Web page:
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Impeachment news roundup: Jan. 10

Collins says she’s working to make sure Senate trial rules would allow sides to call witnesses

House Majority Leader Steny H. Hoyer told reporters the House won’t take floor action Friday on appointing its impeachment managers for a Senate trial. (Tom Williams/CQ Roll Call file photo)
House Majority Leader Steny H. Hoyer told reporters the House won’t take floor action Friday on appointing its impeachment managers for a Senate trial. (Tom Williams/CQ Roll Call file photo)

Republican Sen. Susan Collins told reporters in Maine that she’s been working all week with a “fairly small group” of Republican senators and party leaders to ensure trial rules would allow House impeachment managers and President Donald Trump’s lawyers to call witnesses.

The Bangor Daily News reports Collins declined to detail how large the group was, but she said, “we should be completely open to calling witnesses.”

“I am hopeful that we can reach an agreement on how to proceed with the trial that will allow the opportunity for both the House and the president’s counsel if they choose to do so,” she said.

Here’s the latest on impeachment:

Dear Colleague: Speaker Nancy Pelosi indicated Friday that the House will name impeachment managers and transmit the two articles charging the president with abuse of power and obstruction of Congress to the Senate next week — but first she wants to gather input from her caucus on Tuesday. 

“I have asked Judiciary Committee Chairman Jerry Nadler to be prepared to bring to the floor next week a resolution to appoint managers and transmit articles of impeachment to the Senate,” Pelosi wrote in a “Dear Colleague” letter. “I will be consulting with you at our Tuesday House Democratic Caucus meeting on how we proceed further.”

Earlier Friday, House Majority Leader Steny H. Hoyer said there would not be action on the floor today to name impeachment managers, a measure needed before the House transmits the impeachment articles to the Senate.

The Maryland Democrat otherwise declined to comment on when the articles would be sent to the Senate, saying that’s Pelosi’s decision to make. Hoyer said Pelosi has communicated with him about her thinking on the matter but he would not share details of those conversations.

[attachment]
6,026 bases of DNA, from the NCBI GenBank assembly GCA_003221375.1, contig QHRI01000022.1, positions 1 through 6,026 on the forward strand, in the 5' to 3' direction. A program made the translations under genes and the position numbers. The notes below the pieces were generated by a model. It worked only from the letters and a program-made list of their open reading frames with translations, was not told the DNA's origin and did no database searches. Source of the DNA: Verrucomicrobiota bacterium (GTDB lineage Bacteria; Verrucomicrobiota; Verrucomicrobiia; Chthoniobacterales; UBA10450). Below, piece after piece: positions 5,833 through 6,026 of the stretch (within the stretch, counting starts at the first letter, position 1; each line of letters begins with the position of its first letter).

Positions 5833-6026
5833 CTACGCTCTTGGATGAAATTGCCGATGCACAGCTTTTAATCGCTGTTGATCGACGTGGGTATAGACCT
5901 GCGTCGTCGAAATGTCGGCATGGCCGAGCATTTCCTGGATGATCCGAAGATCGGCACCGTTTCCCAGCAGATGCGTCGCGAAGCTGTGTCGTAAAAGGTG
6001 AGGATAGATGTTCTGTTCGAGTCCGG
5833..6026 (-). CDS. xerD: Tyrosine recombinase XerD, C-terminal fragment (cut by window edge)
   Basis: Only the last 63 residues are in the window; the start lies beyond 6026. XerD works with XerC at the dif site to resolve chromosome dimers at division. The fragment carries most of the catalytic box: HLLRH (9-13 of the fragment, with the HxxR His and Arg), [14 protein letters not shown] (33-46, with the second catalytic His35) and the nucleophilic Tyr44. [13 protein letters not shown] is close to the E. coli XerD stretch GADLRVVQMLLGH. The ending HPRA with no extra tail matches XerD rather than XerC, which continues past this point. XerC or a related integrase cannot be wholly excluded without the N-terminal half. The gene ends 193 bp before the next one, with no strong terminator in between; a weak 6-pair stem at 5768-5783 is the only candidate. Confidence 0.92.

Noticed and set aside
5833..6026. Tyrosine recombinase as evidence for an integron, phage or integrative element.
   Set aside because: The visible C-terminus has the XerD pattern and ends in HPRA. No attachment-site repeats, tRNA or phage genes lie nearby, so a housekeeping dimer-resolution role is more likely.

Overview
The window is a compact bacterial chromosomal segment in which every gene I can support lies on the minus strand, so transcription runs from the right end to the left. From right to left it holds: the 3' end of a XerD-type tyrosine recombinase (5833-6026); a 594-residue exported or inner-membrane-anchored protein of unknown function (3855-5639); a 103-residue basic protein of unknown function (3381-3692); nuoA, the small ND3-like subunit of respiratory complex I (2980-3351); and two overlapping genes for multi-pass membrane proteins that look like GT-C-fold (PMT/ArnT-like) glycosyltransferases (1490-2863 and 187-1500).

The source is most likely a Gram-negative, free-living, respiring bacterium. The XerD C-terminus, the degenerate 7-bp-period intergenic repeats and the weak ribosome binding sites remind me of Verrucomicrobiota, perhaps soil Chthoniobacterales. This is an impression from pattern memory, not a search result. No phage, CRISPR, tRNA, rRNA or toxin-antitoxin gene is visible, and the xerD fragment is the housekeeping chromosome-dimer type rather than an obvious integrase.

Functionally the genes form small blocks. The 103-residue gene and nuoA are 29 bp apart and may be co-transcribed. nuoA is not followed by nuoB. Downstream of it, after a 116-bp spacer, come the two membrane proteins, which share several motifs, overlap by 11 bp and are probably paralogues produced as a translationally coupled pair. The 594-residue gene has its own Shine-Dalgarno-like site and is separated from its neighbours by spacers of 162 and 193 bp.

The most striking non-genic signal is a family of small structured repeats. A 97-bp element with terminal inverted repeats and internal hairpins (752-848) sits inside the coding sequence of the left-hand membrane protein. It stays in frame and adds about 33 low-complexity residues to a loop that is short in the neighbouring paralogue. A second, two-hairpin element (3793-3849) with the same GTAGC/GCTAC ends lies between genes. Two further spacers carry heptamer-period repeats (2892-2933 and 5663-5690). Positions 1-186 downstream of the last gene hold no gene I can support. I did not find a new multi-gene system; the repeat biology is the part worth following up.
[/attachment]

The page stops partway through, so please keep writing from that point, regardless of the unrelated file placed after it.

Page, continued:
Stay loose: Republican senators were told by Senate Majority Leader Mitch McConnell on Thursday to keep their schedules flexible for the end of next week when they might take up impeachment.

Congress is scheduled to leave Washington for a weeklong break at the end of next week that includes the MLK Day holiday Jan. 20.

An attendee at Thursday’s lunch said McConnell told GOP senators that with the possibility that Pelosi could soon send over the impeachment articles from the House, senators should be prepared to be at the Capitol for Saturday sessions starting Jan. 18.

Pelosi said Thursday she would send the articles over when she is ready, and that might be in the coming days. 

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McConnell on Thursday signed on to a resolution by Sen. Josh Hawley, R-Mo., that would change Senate rules to allow a motion to dismiss articles of impeachment after 25 calendar days if they haven’t arrived from the House.

The House voted Dec. 18 to impeach Trump.

When she’s ready: At her weekly news conference Thursday, Pelosi suggested her hold on the articles of impeachment did not specify the circumstances that would lead to her releasing the articles to the Senate.

“No, I’m not holding them indefinitely,” Pelosi said answering questions from reporters. “I’ll send them over when I’m ready. And that will probably be soon.”

Pelosi reiterated she wants to see the Senate resolution specifying procedures for the impeachment trial before she releases her hold on the articles, although she also acknowledged that McConnell has declined to do so. 

“At some point we hope that we would see from them what the terms of the engagement would be,” she said. “We are ready.”

Although she had little leverage in trying to force the Senate to call witnesses in its trial of Trump, Pelosi cited former national security adviser John Bolton’s willingness to testify in the Senate and new information on the Ukraine aid package at the center of the inquiry since she put her hold on the articles.

“In the past few weeks since we’ve had, shall we say, this impasse since they won’t reveal the terms of engagement, many things have been accomplished,” she said.

Rudy’s take: Trump’s personal attorney Rudy Giuliani made the argument in a column in The Daily Caller that called for the Supreme Court to step in and rule Trump’s impeachment unconstitutional.

“House Democrats have put our constitutional government in grave danger by attempting to rewrite the carefully calibrated separation of powers under our Constitution and usurping powers not granted to the House,” Giuliani wrote.

The former New York mayor, who has been implicated in the investigation as running a shadow foreign policy operation in Ukraine, tweeted his assertion, which was roundly shot down and mocked.

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